On Chesil Beach

Free On Chesil Beach by Ian McEwan

Book: On Chesil Beach by Ian McEwan Read Free Book Online
Authors: Ian McEwan
Tags: Fiction, Literary
its spell. Who could not? If the opening phrase posed a difficult question about the cohesion of the Ennismore Quartet—named after the address of the girls’ hostel—it was settled by Florence’s resolve in the face of opposition, one against three, and her tough-minded sense of her own good taste.
    As she crossed the bedroom, still with her back to Edward, still playing for time, and carefully set her shoes down on the floor by the wardrobe, the same four notes reminded her of this other aspect of her nature. The Florence who led her quartet, who coolly imposed her will, would never meekly submit to conventional expectations. She was no lamb to be uncomplainingly knifed. Or penetrated. She would demand of herself what it was exactly she wanted and did not want from her marriage, and she would say so out loud to Edward and expect to discover some form of compromise with him. Surely what each of them desired should not be at the other’s expense. The point was to love, and set each other free. Yes, she needed to speak up, the way she did at rehearsals, and she was going to do it now. She even had the beginnings of a proposal she might make. Her lips parted, and she drew breath. Then, at the sound of a floorboard, she turned, and he was coming toward her, smiling, his beautiful face a little pink, and the liberating idea—as if never quite her own—was gone.
    Her going-away dress was of a light summer cotton in cornflower blue, a perfect match for her shoes, and discovered only after many pavement hours between Regent Street and Marble Arch, thankfully without her mother. When Edward drew Florence into his embrace, it was not to kiss her, but first to press her body against his, and then to put a hand on her nape and feel for the zip of this dress. His other hand was flat and firm against the small of her back, and he was whispering in her ear, so loudly, so closely that she heard only a roar of warm moist air. But the zip could not be unfastened with one hand alone, at least, not for the first inch or two. You had to hold the top of the dress straight with one hand while pulling down, otherwise the fine material would bunch and snag. She would have reached over her shoulder to help, but her arms were trapped, and besides, it did not seem right, showing him what to do. Above all, she did not wish to hurt his feelings. With a sharp sigh, he tugged harder at the zip, trying to force it, but the point had already been reached when it would move neither down nor up. For the moment she was trapped inside her dress.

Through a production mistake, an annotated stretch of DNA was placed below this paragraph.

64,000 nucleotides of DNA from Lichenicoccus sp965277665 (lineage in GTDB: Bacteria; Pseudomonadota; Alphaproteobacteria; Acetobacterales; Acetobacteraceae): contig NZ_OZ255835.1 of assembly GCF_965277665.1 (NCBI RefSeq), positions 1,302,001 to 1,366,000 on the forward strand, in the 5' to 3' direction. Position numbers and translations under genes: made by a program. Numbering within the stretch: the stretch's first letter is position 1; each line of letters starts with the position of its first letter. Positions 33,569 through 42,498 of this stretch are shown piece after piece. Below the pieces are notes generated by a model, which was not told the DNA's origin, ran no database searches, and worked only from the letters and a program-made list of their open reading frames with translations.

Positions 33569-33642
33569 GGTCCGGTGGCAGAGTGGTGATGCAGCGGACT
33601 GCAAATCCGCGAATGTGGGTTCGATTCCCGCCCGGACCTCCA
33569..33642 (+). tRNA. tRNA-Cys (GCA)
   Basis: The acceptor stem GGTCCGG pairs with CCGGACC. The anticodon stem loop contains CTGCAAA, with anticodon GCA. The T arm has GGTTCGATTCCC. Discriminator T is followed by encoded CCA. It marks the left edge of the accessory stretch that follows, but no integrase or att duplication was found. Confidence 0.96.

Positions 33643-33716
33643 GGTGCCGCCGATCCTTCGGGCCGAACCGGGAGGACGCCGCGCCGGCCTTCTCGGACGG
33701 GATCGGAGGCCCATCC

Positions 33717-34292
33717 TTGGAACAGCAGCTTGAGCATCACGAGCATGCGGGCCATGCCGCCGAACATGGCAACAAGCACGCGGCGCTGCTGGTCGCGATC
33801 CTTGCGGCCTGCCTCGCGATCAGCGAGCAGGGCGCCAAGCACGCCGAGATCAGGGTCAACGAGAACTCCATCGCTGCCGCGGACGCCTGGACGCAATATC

“Oh God, Flo. Just keep still, will you.”
    Obediently, she froze, horrified by the agitation in his voice, automatically certain that it was her fault. It was, after all, her dress, her zip. It might have helped, she thought, to get free and turn her back, and move nearer the window for the light. But that could appear unaffectionate, and the interruption would admit to the scale of the problem. At home she relied on her sister, who was clever with her fingers, despite her abysmal piano playing. Their mother had no patience for small things. Poor Edward—she felt on her shoulders tremors of effort along his arms as he brought both hands into play, and she imagined his thick fingers fumbling between the folds of pinched cloth and obstinate metal. She was sorry for him, and she was a little frightened of him too. To make even a timid suggestion might enrage him further. So she stood patiently, until at last he freed himself from her with a groan and stepped back.
    In fact, he was penitent. “I’m really sorry. It’s a mess. I’m so bloody clumsy.”
    “Darling. It happens to me often enough.”
    They went and sat together on the bed. He smiled to let her know he did not believe her, but appreciated the remark. Here in the bedroom the windows were open wide toward the same view of hotel lawn, woodland and sea. A sudden shift in wind or tide, or perhaps it was the wake of a passing ship, brought the sound of

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